The cable industry is a small but competitive place, with some companies making big claims about why their audio cables are better than others. We’ll take you through the cable components, claims, and myths to “cut through the noise” and explain when cables affect your sound.
A cable’s conductor is the wire that conducts the electricity needed to pass signal and power. Conductors of appropriate size and material preserve the integrity of electrical transfer through the cable from the original source. Should the conductor be too small or made of inferior conductive metals, the audio signal will encounter more resistance and the sound will change.
Silver is the most conductive metal, which the human ear perceives as a brighter and more present sound. You don’t often see silver used in cables due mainly to its price.
Copper is the second most conductive metal and most commonly used in cables When compared to silver, the human ear perceives copper as a more balanced and “warm” sound. To learn more and hear how silver and copper compare, check out our previous story, The Advantage of Silver Cable.
Other common conductive metals for cables are gold and aluminum. Gold isn’t as conductive as silver or copper, and due to its cost, it’s never used as a primary conductor. Instead, gold is often used as a coating on cable connector ends, which we will cover below. Aluminum has much lower conductivity and is typically found in the most inexpensive audio cables, which lack the same clarity and brightness of sound.
Part of audio quality is in cancelling or limiting noise that the conductor picks up between sources. In the case of balanced cables, shielding is less important because they typically transmit line-level audio signals that don’t need to be boosted, and part of their design is to carry two identical signals in opposite polarity before reversing one in the end, which cancels the noise.
Unbalanced cables are more prone to pick up unwanted noise in longer runs since the ground wire inside acts as an antenna, making it more susceptible to interference. Check out this video by CS Guitars for a visual breakdown of the difference in sound.
Instrument & Mic Cables
Shielding in these cables becomes much more important because their levels are comparatively low. The more noise they pick up, the more it gets amplified when boosted by a preamp, which is why you see manufacturers promote braided shielding in these cables. The braid provides more complete coverage of the conductor, minimizing noise that would degrade the sound.
These are the aspects of every cable that you actually get to see, and influence. Most often connectors are made with a combination of nickel, rhodium, or gold-plating. The primary reason these metals are used isn’t because of their conductivity, but because they resist corrosion more effectively.
If there is any part of the connector that can most influence the sound, it’s likely to come from the solder point. Should the solder point break or degrade, you’re sure to experience less than desirable influences to your sound.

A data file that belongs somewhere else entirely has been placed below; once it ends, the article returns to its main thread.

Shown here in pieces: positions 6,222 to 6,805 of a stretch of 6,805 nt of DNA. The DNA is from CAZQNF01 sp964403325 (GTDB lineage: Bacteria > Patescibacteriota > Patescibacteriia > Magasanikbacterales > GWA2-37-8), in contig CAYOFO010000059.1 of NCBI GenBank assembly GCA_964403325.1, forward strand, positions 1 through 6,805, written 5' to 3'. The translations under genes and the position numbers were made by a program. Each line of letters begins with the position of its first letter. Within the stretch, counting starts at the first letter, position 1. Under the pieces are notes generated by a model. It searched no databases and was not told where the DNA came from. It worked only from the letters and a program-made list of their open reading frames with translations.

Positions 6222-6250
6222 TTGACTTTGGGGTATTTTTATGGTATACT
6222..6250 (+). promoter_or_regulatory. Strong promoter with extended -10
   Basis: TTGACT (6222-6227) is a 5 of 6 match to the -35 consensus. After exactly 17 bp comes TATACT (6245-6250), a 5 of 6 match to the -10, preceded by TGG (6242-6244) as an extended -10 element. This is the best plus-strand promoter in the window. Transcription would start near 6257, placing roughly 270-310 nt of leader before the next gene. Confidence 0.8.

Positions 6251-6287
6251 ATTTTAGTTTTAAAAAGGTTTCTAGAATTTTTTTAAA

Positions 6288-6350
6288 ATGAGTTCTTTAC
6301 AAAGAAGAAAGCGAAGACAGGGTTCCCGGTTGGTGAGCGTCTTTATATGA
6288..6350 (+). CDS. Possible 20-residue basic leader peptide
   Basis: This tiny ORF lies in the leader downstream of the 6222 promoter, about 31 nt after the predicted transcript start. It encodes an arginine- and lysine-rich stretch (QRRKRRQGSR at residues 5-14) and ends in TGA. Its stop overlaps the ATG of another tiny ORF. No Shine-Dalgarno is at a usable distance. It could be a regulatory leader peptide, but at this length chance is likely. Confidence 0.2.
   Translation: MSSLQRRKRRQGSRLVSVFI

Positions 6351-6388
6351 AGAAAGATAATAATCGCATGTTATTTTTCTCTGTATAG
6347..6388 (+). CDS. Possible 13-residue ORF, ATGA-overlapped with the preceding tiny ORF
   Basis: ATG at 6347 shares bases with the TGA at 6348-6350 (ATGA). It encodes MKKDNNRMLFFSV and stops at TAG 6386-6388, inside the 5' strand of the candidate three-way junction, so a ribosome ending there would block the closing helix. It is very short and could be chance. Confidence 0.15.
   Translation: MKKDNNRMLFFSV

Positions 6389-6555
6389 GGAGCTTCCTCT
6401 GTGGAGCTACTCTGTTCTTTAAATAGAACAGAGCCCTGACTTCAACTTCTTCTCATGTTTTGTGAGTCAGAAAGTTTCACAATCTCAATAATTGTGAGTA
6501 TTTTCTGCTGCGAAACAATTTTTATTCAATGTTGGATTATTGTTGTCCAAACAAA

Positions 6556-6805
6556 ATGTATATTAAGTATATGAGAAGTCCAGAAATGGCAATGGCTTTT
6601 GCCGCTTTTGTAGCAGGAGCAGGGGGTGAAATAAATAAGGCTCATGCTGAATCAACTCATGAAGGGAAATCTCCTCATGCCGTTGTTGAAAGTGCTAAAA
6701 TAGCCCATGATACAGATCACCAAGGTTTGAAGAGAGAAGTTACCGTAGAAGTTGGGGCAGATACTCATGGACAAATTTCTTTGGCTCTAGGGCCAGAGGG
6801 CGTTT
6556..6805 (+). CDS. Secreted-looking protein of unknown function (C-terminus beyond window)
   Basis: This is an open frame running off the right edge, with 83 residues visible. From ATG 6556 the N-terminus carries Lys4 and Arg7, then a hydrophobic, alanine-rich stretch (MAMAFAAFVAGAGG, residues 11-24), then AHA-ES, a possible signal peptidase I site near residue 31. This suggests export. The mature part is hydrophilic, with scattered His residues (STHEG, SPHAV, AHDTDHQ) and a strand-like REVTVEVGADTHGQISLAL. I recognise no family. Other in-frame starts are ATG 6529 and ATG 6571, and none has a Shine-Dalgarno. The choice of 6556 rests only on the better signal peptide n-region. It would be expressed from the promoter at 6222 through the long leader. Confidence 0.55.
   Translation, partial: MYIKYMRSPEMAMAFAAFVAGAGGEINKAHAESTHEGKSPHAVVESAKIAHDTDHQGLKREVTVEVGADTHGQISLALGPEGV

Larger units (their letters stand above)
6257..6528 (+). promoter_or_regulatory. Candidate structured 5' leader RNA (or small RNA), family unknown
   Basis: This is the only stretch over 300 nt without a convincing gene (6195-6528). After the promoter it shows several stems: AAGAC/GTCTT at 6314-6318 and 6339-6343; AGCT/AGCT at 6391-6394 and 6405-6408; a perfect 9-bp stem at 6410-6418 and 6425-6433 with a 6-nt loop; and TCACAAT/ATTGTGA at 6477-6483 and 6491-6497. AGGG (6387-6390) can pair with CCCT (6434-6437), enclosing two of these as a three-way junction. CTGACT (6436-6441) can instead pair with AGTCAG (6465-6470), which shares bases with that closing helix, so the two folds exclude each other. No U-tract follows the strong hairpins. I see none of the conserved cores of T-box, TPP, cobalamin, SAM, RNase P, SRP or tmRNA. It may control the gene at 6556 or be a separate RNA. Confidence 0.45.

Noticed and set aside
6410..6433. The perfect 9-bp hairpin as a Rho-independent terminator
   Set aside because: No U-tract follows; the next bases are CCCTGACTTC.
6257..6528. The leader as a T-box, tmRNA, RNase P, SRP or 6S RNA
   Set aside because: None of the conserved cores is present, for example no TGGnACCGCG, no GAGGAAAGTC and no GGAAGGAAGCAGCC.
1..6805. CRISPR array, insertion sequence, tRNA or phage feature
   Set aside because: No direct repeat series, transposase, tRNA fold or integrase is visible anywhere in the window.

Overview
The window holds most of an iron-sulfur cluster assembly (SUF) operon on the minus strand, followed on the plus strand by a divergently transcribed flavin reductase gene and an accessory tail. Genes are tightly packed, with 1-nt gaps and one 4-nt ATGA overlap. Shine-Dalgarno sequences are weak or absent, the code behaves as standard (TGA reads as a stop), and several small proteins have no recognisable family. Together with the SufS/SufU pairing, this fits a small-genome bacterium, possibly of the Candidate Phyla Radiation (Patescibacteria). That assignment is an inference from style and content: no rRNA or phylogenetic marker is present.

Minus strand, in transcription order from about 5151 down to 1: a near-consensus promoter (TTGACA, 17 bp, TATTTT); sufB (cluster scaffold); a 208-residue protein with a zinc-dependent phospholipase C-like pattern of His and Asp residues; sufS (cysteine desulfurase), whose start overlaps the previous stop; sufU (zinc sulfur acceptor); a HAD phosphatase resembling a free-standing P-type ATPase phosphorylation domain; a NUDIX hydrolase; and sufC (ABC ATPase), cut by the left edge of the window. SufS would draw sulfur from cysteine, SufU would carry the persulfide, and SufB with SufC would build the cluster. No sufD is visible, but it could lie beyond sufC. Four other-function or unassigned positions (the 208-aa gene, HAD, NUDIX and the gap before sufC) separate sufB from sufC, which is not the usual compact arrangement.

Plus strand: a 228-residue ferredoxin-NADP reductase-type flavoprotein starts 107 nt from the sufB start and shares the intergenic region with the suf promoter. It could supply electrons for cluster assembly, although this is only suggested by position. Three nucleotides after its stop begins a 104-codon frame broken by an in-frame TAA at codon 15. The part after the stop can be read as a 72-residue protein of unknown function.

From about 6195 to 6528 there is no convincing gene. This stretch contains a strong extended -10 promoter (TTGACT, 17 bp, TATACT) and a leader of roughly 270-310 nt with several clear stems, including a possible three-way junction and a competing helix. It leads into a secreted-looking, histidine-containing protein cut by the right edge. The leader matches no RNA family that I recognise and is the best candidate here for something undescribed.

Conventional Wisdom or Audio Myth?
There are a lot of claims manufacturers and audiophiles make when it comes to cables. We couldn’t possibly answer them all, but here are a couple common ones that relate to the information above:
Gold-Plated Connectors Improve Your Tone
Although gold is the third most conductive metal behind copper, it would be rather dubious to claim any significant audible benefits of gold-plated connectors to the human ear. Aside from the gold plate being very thin, it’s really meant to protect the connector tip from oxidation. Ever notice sometimes old cables get discoloration and corrosion from the atmosphere and use? Gold withstands harsh conditions far more effectively.
OFC Sounds Better
OFC stands for Oxygen Free Copper, which is a grade given to copper with less than 0.001% oxygen. This is done to remove impurities in the copper and allow electrons to travel with less resistance, meaning more conductivity.
It’s worth noting that many have voiced skepticism that such conductive improvements are significant in an audio application. There’s little doubt some marketing-speak has exaggerated the difference OFC makes in cables, especially since few claims have been properly tested, or objectively observed.
But while there may be some mistruths or exaggerations when it comes to OFC affecting your sound, there are still reasons it’s beneficial. As pointed out in this Westlake Pro article, cables are many parts with a cumulative effect and OFC allows for less resistance on a subatomic level since electrons don’t travel in a straight line. OFC also runs cooler, is more durable, resists shorts and corrosion, and performs better in longer cable runs. It’s for these reasons that Hosa uses OFC in all of our cables without any misleading claims or price-gouging.
So, Do Audio Cables Make a Difference?
They certainly can, but it’s important to note that cables don’t “improve” your sound. Their purpose is to translate sound from the source as transparently as possible. Along the way, cables can pick up extra noise or experience degradation if the required specifications for their use are not met, which differs based on the context.
Want to learn more about why cables are important? Check out our video which goes in more depth about what the specs mean and why they matter: